[WATCH] Rent reform is fair and transparent, Social Housing minister says

Social Housing Minister Roderick Galdes says current legislation protecting pre-1995 rents breaches human rights and government has proposed a long-term solution

Housing Minister Roderick Galdes
Housing Minister Roderick Galdes

Government’s proposed rent reform is a transparent and fair way of tackling the human rights breaches from the pre-1995 rent legislation, Roderick Galdes said.

Speaking on Xtra, the Social Housing Minister said the problem should be addressed with a long-term solution that creates a fair balance between tenants and landlords.

Under Maltese law, landlords whose property had been rented out prior to 1 June 1995 have no right to refuse renewal of the lease and have to make do with what is known as ‘fair rent’, with no way of raising rents to reflect market rates. Various court judgments have struck down this law as breaching the human rights of landlords.

Amendments introduced in 2009 failed to address the issue.

Galdes said there are 9,760 families affected by the matter.  

Under proposed amendments, landlords bound by the pre-1995 leases will be able to claim up to 2% of the property’s market value in rent. The reform will see the government absorb most of the additional rental costs for thousands of families are expected to face as a result of the change.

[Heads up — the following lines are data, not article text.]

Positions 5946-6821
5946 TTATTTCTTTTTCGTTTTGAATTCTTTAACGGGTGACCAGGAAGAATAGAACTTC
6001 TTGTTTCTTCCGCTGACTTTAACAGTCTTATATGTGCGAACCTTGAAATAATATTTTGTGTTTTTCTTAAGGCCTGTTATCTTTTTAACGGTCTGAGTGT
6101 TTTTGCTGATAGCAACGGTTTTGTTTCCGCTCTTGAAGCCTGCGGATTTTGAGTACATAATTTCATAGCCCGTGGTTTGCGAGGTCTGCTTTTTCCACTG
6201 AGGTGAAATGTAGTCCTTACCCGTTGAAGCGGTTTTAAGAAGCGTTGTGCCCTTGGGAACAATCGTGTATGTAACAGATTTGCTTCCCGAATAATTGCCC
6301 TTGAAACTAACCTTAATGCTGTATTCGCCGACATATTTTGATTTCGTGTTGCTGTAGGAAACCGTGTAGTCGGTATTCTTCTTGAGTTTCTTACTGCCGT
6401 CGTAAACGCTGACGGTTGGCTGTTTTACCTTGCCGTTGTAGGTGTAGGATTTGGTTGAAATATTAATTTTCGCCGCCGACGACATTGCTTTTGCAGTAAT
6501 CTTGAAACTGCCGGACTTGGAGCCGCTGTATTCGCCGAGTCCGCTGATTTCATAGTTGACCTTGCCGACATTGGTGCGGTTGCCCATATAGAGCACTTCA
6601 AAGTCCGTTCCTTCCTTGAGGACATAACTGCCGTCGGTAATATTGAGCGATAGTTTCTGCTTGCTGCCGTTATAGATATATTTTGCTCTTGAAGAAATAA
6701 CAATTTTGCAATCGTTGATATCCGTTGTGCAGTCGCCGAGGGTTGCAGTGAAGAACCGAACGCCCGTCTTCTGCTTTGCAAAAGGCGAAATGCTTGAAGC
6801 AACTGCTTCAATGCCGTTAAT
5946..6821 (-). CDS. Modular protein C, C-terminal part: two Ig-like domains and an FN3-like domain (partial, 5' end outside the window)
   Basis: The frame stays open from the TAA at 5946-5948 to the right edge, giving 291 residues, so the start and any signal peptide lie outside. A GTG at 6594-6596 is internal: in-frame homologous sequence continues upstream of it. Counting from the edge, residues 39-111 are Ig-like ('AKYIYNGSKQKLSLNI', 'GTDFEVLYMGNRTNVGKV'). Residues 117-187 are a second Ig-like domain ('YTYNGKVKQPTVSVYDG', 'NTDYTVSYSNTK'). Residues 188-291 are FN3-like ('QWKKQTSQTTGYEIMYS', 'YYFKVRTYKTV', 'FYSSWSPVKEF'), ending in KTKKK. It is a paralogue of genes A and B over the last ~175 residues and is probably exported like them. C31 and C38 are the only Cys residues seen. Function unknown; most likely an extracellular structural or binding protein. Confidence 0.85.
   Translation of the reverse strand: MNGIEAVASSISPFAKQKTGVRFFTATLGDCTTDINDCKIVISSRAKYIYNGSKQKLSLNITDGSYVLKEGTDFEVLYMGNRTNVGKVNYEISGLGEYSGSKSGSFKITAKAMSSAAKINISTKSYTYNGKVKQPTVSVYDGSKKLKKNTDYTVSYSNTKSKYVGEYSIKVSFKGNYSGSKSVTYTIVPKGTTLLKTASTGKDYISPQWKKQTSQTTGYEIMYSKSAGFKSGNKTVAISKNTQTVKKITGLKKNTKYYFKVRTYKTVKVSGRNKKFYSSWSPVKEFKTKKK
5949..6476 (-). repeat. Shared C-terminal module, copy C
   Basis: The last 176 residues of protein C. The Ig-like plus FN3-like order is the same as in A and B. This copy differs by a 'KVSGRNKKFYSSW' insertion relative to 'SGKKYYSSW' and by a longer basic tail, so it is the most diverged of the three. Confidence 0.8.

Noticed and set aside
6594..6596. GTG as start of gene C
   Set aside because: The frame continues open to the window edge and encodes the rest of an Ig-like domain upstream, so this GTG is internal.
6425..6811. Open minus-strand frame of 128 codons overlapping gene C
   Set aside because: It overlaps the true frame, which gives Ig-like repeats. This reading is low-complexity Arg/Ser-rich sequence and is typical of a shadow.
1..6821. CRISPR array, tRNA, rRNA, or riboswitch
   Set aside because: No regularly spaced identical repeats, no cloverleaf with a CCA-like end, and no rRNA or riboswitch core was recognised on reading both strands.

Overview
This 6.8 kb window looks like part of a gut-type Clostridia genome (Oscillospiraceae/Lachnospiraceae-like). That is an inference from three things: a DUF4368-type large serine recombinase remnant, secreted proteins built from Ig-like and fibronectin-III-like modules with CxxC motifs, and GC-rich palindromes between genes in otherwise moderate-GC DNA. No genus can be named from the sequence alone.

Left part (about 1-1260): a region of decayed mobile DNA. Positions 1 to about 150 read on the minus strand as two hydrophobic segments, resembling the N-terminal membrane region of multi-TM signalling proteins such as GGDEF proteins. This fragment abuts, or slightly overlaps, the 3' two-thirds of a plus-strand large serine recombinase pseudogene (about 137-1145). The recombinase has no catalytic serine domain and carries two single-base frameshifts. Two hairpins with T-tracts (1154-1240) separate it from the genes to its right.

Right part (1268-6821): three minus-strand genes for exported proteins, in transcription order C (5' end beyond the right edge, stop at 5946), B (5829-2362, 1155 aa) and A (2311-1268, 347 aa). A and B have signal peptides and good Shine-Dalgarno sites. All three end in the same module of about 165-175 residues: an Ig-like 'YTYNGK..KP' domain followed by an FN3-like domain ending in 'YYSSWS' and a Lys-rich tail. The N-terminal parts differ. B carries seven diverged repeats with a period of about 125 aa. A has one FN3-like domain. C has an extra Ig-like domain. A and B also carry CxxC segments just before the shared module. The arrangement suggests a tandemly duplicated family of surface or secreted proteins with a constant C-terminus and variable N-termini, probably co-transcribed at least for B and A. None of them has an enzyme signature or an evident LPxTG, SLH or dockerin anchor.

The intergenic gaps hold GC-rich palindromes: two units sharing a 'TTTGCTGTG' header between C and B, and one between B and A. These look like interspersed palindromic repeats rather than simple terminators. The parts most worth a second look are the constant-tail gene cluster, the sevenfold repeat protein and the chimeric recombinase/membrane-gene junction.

"We felt that it wouldn’t be right to kick out people who are old and cannot afford it, but we think owners should be given fair compensation," Galdes said.

“The €185 rental maximum introduced in the 2009 amendments did not reflect the properties’ value,” he said. "The 2% model proposed now is tried and tested, and we feel it gives a fair return."

He said government is being transparent with both landlords and tenants. "Those who deserve protection, will continue to get it, but those who do not cannot expect government to pay for their property."

Galdes hit out at the PN administration at the time for giving tenants false hope.

"Its useless to promise something and not deliver on it," he said.

The new law, he said, will give the magistrate the powers to order the rent price be changed, and to set the rent rate.

He said that elderly families and those with low-income will be allowed to stay. "We also have to take a humanitarian perspective."

Asked on the cost the government will have to shoulder, Galdes said that by the first year it will reach €1 million, going up to €4 million in the second year and €6 million in the third year.

"We now have to ensure there is enough stock of affordable rents so that people who have to vacate, have somewhere to live," he said.